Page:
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Two Islamorada officials to face state ethics board — the same day

Islamorada Mayor Joseph 'Buddy' Pinder (L) and Islamorada Village Council Member Henry Rosenthal (R).
Islamorada Village Council
Islamorada Mayor Joseph 'Buddy' Pinder (L) and Islamorada Village Council Member Henry Rosenthal (R).

Two members of the Islamorada village council — Mayor Buddy Pinder and Council member Henry Rosenthal — are set to face the Florida Commission on Ethics for separate complaints against them.

Both investigations will likely wrap up April 19 when the commission issues its final rulings.

Rosenthal has entered into a settlement deal with ethics investigators. Ethics commission documents show that in exchange for Rosenthal admitting to violating state law, the investigator is recommending that the commission issue $2,500 in fines and that Gov. Ron DeSantis release an executive order publicly reprimanding Rosenthal.

Pinder had three separate allegations against him in the complaint; only one was investigated. The ethics investigator on Pinder's case is recommending that the commission find no probable cause he violated state laws.

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Ethics commissioners in both cases could choose to accept the recommendations or reject them and impose different penalties.

Rosenthal’s case

In Rosenthal’s case, the investigator recommends the commission find probable cause he violated two state statutes by using his position in public office to obtain disproportionate benefits for himself and another person.

The complaint, filed by former village mayor Deborah Gillis, alleges that Rosenthal was attempting to change a village zoning code so that he could operate a theater with food service out of church property he hoped to purchase.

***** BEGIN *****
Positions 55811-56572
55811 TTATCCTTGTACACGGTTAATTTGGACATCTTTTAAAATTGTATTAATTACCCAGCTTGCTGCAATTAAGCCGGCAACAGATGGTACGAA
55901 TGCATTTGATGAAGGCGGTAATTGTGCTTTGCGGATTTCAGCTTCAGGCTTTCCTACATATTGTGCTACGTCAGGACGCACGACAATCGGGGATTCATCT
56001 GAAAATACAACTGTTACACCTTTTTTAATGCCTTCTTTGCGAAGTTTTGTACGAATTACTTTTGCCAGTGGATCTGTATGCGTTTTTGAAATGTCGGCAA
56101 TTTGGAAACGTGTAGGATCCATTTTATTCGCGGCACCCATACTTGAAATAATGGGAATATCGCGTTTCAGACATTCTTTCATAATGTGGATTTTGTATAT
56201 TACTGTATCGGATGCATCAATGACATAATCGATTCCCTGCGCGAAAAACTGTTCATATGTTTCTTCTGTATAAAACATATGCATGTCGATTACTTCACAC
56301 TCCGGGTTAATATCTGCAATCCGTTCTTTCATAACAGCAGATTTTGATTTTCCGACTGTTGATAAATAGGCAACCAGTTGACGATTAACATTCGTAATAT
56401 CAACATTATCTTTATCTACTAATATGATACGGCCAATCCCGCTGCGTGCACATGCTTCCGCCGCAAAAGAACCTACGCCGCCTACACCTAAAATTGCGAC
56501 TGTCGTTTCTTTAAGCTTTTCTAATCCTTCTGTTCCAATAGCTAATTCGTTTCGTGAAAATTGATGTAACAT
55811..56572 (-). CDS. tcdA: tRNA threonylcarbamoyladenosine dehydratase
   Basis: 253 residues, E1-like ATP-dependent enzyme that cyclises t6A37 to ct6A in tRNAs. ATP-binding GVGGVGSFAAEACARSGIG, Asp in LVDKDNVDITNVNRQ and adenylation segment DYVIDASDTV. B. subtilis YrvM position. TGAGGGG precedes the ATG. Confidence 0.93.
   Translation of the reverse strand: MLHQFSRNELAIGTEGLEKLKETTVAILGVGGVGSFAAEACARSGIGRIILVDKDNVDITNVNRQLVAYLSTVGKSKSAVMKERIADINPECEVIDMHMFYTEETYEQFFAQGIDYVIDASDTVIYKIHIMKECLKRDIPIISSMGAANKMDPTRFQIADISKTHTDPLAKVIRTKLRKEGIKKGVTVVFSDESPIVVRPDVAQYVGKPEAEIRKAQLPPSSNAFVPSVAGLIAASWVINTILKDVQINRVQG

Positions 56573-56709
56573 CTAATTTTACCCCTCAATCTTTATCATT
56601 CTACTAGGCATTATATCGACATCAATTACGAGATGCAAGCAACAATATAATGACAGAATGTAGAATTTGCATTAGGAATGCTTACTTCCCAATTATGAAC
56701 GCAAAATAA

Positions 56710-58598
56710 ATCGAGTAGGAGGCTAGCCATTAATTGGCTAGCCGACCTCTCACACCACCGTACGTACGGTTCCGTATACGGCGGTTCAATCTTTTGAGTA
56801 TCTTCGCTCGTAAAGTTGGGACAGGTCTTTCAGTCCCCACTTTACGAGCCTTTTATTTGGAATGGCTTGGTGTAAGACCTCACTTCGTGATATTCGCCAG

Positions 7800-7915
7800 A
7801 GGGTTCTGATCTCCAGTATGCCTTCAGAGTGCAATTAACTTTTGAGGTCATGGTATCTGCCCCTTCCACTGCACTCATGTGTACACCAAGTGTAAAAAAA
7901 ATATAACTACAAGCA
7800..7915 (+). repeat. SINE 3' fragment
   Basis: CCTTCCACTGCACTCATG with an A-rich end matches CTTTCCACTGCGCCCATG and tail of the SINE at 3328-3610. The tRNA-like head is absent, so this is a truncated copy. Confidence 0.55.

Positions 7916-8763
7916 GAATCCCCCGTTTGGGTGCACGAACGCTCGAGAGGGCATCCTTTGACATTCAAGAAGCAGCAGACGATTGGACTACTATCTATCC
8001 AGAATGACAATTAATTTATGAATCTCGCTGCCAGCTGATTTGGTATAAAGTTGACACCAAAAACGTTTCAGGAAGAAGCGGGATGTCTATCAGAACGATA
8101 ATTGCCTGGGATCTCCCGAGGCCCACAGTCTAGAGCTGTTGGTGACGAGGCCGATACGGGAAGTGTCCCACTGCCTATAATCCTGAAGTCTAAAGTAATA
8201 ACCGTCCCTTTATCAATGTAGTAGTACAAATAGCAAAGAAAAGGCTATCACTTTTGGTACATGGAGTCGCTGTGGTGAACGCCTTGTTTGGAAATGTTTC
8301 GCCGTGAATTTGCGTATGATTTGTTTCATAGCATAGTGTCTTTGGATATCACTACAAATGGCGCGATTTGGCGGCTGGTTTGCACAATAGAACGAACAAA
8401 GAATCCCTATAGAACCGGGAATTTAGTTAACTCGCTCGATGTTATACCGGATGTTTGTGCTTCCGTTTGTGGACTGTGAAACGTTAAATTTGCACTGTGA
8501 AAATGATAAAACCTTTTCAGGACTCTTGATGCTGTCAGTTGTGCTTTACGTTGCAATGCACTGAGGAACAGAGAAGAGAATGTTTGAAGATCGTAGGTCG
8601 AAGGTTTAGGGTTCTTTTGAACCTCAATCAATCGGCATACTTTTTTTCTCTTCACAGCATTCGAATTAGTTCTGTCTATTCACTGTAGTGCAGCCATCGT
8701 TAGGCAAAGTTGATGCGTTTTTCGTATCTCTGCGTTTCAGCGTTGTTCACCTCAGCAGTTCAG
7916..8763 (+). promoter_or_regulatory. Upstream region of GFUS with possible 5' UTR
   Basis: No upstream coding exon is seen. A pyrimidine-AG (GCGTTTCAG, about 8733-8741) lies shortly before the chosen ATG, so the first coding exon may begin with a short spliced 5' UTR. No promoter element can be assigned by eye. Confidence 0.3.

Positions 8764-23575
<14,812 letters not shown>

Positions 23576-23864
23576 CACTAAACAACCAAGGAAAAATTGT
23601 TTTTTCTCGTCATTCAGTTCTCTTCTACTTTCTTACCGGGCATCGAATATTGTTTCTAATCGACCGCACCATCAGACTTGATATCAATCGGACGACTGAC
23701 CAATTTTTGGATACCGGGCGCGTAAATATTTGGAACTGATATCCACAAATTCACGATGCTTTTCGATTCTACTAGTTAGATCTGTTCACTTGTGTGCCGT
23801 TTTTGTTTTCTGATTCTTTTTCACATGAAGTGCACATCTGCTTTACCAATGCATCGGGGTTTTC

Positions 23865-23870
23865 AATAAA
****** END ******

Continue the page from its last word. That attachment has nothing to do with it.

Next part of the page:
Gillis, who ran against Rosenthal for a council seat in 2022, declined to comment on the complaint when reached by phone by WLRN.

“The one person that came close to beating me is the one that initiated the charges,” Rosenthal told WLRN in a telephone interview. “I entered the political arena not knowing the downsides.”

The complaint also alleges that Rosenthal was working with the then Development Director Dan Gulizio to fast track the process, promising profits to a local businessman, John Cioffi, who was considering joining the purchase deal.

Gulizio and Cioffi did not respond to email or phone requests for comment.

The complaint noted that the Village Manager at the time, Ted Yates, was considering firing Gulizio. Rosenthal allegedly threatened to fire Yates as retaliation.

“I deny the charges,” Rosenthal said. “For me to admit to something in order to save $50,000 in legal fees seemed to be the wisest thing to do.”

The investigation report includes records showing an email where Rosenthal states he is “seeking approval of amendments of the Village code of Ordinances for the Island Christian Church property.”

Gulizio was let go from his position in late May last year, according to a termination letter signed by Yates.

The investigation report also includes a memorandum showing Rosenthal and another council member raising questions about Yates’ employment contract and the possibility of terminating it after Yates fired Gulizio.

Then, last July 6, the council voted 3-2 to terminate Yates’ contract.

Rosenthal calls the complaint "bogus."

“That doesn’t represent me at all,” Rosenthal said. “I’ve been a community supporter and I will continue to be.”

Mayor Pinder’s case